Lyrics of Cole Porter

LET'S NOT TALK ABOUT LOVE (abridged lyrics -- from Let's Face It, 1941)

My buddies all tell me selectees
Are expected by ladies to neck-tease,
I could talk about love and why not?
But believe me, it wouldn't be so hot.
So --

Let's speak of Lamarr, that Hedy so fair,
Why does she let Joan Bennett wear all her old hair?
If you know Garbo, then tell me this news,
Is it a fact the Navy's launched all her old shoes?
Let's check on the veracity of Barrymore's bibacity
And why his drink capacity should get so much publacity,
Let's even have a huddle over Ha'vard Univassity,
But let's not talk about love.

Let's wish him good luck, let's wish him more pow'r
That Fiorella fella, my favorite flow'r,
Let's get some champagne from over the seas,
And drink to Sammy Goldwyn,
Include me out please.
Let's write a tune that's playable, a ditty swing-and-swayable,
Or say whatever's sayable, about the Tow'r of Ba-abel,
Let's cheer for the career of itty-bitty Betty Gra-abel,
But let's not talk about love.

Let's talk about drugs, let's talk about dope.
Let's try to picture Paramount minus Bob Hope.
Let's start a new dance, let's try a new step.
Or investigate the source of Missus Roosevelt's pep.
Why not discuss my dee-arie.
The life of Wallace Bee-ry
Or bring a jeroboam on
And write a drunken poem on
Astrology, mythology,
Geology, philology,
Pathology, psychology,
Electro-physiology,
Spermology, phrenology?
I owe you an apology,
But let's not talk about love.

In case you play cards, I've got some right here.
So how about a game o' gin rummy, my dear?
Or if you feel warm and bathin's your whim,
Let's get in the all-together and enjoy a short swim.
No, honey, ah suspect you-all
Of bein' intellectual
And so, instead of gushin' on,
Let's have a big discussion on
Timidity, stupidity, solidity, frigidity,
Avidity, turbidity, Manhattan, and viscidity,
Fatality, morality, legality, finality,
Neutrality, reality, or Southern hospitality,
Pomposity, verbosity,
You're losing your velocity,
But let's not talk about love.
 

LET'S TALK ABOUT LOVE / LET'S NOT TALK ABOUT LOVE (complete lyric -- from Let's Face It, 1941)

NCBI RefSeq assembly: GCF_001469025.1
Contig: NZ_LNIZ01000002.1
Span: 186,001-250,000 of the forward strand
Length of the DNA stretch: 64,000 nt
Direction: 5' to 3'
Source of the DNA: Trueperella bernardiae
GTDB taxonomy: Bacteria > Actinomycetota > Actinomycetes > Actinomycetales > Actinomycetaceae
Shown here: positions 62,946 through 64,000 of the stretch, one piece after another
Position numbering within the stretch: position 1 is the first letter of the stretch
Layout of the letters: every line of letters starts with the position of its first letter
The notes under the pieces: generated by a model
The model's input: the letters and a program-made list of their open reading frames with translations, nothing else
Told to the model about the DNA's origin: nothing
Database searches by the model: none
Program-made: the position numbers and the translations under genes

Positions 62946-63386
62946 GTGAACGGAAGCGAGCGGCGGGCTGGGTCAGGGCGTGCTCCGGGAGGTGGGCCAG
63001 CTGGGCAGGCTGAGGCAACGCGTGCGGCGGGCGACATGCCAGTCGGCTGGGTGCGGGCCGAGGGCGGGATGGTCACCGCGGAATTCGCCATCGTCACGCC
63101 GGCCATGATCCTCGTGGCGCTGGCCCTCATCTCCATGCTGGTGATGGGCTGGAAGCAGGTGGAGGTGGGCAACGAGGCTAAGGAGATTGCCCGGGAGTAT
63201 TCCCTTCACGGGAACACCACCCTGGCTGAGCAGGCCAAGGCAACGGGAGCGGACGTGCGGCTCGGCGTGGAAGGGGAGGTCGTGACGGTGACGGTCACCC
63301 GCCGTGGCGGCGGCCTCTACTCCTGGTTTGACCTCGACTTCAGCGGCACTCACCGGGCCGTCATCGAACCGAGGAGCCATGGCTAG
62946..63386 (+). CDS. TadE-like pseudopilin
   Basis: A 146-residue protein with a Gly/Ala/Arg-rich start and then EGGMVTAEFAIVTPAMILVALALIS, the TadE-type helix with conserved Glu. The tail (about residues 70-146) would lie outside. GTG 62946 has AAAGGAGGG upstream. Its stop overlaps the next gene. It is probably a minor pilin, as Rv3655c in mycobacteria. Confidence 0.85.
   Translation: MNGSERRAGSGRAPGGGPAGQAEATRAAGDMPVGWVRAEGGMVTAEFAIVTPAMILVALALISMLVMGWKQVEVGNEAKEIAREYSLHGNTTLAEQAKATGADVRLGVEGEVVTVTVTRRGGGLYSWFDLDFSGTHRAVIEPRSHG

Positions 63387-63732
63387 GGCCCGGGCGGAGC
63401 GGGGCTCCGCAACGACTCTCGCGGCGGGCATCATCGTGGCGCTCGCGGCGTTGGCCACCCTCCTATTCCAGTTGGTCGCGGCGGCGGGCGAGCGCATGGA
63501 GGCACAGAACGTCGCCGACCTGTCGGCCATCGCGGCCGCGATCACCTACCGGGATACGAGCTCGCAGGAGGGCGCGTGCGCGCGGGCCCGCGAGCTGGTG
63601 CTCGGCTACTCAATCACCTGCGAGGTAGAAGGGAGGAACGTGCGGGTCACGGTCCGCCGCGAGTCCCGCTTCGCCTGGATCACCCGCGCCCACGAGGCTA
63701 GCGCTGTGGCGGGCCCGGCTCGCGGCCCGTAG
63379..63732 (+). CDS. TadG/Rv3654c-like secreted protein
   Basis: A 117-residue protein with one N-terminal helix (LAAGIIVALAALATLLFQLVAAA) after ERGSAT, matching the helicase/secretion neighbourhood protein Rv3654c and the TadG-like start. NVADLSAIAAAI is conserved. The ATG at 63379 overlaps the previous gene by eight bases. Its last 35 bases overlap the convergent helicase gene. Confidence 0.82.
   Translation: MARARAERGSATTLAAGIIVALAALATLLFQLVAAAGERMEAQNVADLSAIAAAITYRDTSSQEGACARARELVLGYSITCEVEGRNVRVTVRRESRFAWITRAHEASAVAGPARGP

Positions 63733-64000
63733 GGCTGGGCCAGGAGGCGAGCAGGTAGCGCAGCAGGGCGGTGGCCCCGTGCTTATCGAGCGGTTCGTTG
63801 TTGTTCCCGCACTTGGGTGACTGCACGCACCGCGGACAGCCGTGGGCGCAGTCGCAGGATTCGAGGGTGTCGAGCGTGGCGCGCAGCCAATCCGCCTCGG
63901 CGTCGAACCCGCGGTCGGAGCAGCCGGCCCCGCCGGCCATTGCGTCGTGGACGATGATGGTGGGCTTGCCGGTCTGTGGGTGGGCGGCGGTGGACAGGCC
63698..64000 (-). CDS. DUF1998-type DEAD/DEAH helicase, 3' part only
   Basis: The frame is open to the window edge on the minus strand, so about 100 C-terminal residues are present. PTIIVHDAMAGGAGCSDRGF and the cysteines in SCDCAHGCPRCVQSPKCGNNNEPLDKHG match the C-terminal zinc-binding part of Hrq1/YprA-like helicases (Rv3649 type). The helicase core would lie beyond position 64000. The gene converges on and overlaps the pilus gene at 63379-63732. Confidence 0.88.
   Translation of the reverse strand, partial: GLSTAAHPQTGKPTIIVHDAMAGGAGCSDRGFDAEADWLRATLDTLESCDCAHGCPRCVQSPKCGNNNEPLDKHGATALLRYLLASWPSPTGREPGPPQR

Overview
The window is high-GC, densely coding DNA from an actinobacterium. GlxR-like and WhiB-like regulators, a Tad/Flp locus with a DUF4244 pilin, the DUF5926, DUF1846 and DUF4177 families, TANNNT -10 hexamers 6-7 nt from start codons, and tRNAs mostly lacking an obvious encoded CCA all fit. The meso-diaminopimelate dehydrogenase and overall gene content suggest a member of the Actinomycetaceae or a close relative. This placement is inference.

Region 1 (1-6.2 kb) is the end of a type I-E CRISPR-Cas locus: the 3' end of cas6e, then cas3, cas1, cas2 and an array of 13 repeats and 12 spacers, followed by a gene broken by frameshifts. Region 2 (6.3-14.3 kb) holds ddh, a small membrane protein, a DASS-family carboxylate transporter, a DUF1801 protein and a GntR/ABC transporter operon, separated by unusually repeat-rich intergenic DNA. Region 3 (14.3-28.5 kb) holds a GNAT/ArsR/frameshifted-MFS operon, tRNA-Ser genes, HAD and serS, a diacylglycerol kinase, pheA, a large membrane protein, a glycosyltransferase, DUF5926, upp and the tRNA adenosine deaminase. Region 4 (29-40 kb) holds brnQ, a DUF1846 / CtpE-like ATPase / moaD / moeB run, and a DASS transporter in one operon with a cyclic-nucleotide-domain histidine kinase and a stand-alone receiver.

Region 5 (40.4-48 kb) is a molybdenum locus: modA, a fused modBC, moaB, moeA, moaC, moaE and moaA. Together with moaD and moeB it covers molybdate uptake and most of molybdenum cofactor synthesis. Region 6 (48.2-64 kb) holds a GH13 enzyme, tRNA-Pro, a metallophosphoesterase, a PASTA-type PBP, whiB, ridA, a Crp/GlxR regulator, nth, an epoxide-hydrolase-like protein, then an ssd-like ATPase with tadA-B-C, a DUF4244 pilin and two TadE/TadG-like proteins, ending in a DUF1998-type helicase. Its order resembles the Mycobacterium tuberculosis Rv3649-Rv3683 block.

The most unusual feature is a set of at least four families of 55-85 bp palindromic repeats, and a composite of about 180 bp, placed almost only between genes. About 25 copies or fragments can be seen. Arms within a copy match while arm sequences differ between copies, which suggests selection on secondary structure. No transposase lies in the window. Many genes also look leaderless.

Letís talk about love, that wonderful thing,
Letís blend the scent of Venice with Paris in Spring,
Letís gaze at that moon and try to believe
Weíre Venus and Adonis, or Adam and Eve,
Letís throw away anxiety, letís quite forget propriety,
Respectable society, the rector and his piety,
And contemplate líamour in all its infinite variety,
My dear, letís talk about love.
Pretend youíre Chopin and Iíll be George Sand,
Weíre on the Grand Canal and, oh baby, itís grand!
Letís mention Walkures and helmeted knights,
Iím beautiful Bruennhilde, youíre Siegfried in tights,
Letís curse the asininity of tribal consanguinity,
Letís praise the masculinity of Dietrichís new affinity,
Letís picture Cleopatra saying ďScramĒ to her virginity,
My dear, letís talk about love.
The weatherís so warm and you are so cute,
Letís dream about Tahiti and tropical fruit,
Iíve always said men were simply deevine,
(Did you know Peggy Joyce was once a pupil of mine?)
Letís gather miscellania on Oberonís Titania,
Or ladies even branier whoíve moved to Pennsylvania,
(Bucks County, so I hear, is just a nest of nymphomania)
My dear, letís talk about love.

My buddies all tell me selectees
Are expected by ladies to neck-tease,
I could talk about love and why not?
But believe me, it wouldnít be so hot,
So

Letís talk about frogs, letís talk about toads,
Letís try to solve the riddle why chickens cross roads,
Letís talk about games, letís talk about sports,
Letís have a big debate about ladies in shorts,
Letís question the synonymy of freedom and autonomy,
Letís delve into astronomy, political economy,
Or if youíre feeling biblical, the book of Deuteronomy,
But letís not talk about love.
Letís ride the New Deal, like Senator Glass,
Letís telephone Ickes and order more gas,
Letís curse the Old Guard and Hamilton Fish,
Forgive me, dear, if Fish is your favorite dish,
Letís heap some more profanities on Hitlerís inhumanities,
Letís argue if insanityís the cause of his inanities,
Letís weigh the Shubert Follies with The Ear-rl Carroll Vanities,
But letís not talk about love.
Letís talk about drugs, letís talk about dope,
Letís try to picture Paramount minus Bob Hope,
Letís start a new dance, letís try a new step,
Or investigate the source of Mrs. Rooseveltís pep,
Why not discuss, my dee-arie,
The life of Wallace Bee-ery,
Or bring a jeroboam on
And write a drunken poem on
Astrology, mythology,
Geology, philology,
Pathology, psychology,
Electro-physiology,
Spermology, phrenology,
I owe you an apology
But letís not talk about love.

Letís speak of Lamarr, that Hedy so fair,
Why does she let Joan Bennett wear all her old hair?